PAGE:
Like any good gothic novel, there is a dark old house full of noises and things that go bump in the night, there are ghosts and there are witches. But these are not malevolent ghosts and the witches are there to resist, to protect, and to balance male violence. Early on in the novel, Maggie, a local homeless sometimes-sex worker befriends Viv at the supermarket warning her about a man waiting in the dark near her car. Viv offers Maggie a ride and the two begin an uneasy friendship. Maggie sounds “mad” to Viv when she launches into a litany of a series of murders in the past year, all done by different men but to Maggie no different than a serial killer, “‘What would it take?’ she says. ‘What if all the women that have been killed by men through history were visible to us, all at once? If we could see them lying there. What if you could project a hologram of the bodies in the places they were killed?’”

But not all of the men in the novel are monsters: both Viv and Ruth are women grieving good men. Viv’s father Michael was gentle, funny, and loving and Viv is having trouble moving on. She neglects her apartment and worries even the job she’s been given housesitting and clearing out Ruth’s house will be too much for her. Ruth, we learn in her narrative, is also grieving, having never recovered from the loss of her brother in the war. She imagines him in birds and prays for a baby that will take his form. She, like Viv, spends a short time in a mental hospital and Ruth’s husband threatens to send her back whenever she doesn’t behave as he’d like (including submitting to marital rape). Ruth suffers horribly but ultimately finds strength in her friendship with Betty and together they help each other survive.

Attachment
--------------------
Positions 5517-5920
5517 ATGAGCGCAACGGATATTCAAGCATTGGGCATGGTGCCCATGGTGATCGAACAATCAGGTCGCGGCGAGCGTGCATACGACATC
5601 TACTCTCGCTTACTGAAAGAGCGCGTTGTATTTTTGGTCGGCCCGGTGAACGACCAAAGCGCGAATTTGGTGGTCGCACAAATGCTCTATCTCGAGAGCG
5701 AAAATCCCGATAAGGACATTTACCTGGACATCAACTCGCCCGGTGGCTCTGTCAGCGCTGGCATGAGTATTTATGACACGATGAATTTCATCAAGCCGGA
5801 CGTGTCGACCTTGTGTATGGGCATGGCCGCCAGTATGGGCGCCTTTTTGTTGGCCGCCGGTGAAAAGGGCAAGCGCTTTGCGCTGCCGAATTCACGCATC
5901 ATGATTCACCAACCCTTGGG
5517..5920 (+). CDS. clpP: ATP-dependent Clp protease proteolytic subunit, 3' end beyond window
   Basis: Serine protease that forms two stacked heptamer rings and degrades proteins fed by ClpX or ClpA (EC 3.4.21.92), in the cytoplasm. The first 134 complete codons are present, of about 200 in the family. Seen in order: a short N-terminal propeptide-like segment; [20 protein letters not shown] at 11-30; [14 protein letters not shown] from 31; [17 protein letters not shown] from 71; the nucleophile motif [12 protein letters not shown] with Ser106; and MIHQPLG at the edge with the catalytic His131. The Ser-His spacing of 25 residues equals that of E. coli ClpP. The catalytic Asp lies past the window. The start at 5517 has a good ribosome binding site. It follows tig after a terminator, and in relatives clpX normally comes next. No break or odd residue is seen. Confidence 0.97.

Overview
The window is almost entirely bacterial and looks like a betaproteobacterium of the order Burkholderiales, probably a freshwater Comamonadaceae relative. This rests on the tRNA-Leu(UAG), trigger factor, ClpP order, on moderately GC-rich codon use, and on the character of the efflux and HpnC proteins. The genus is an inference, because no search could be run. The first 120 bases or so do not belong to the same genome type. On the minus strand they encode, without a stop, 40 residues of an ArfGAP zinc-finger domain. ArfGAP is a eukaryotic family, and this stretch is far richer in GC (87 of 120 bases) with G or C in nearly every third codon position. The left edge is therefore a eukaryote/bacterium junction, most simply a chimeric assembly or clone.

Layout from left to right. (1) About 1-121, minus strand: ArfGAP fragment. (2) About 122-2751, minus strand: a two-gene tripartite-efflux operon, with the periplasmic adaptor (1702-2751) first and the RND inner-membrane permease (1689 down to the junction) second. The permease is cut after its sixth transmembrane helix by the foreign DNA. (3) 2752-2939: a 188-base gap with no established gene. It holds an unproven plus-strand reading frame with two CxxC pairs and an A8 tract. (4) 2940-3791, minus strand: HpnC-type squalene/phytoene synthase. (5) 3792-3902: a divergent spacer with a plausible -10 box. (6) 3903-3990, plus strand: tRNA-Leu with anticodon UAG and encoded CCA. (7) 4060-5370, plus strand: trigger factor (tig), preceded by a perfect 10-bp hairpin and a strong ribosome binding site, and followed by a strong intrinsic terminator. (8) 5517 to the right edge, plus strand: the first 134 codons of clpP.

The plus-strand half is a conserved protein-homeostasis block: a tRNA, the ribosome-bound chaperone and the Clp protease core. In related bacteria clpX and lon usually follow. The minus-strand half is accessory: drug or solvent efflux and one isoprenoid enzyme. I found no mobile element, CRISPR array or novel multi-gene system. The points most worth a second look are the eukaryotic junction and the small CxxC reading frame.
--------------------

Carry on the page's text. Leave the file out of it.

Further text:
Haunted by ghosts and unspecified fears, Viv refers to an image of a “wolfman” chasing her through the dark, appearing at her window, and discovers later that both her father and uncle also feared “the wolfman”—a reference to abuse they both suffered at boarding school. When Maggie learns Viv is seeing someone, she asks “What is he? A wolf or a fox?” But Viv’s Vincent is more of a buffoon who inserts himself into Viv’s life and then refuses to leave. Predators appear as symbols throughout the novel: wolves in the woods, the “wolfman” chasing Viv and her father and uncle, and in Ruth’s story a horrific scene of a malevolent reverend on the sand near the body of a massive beached shark covered in feasting seagulls. Wyld refuses to let us look away from the violence in life and we can’t help but stare.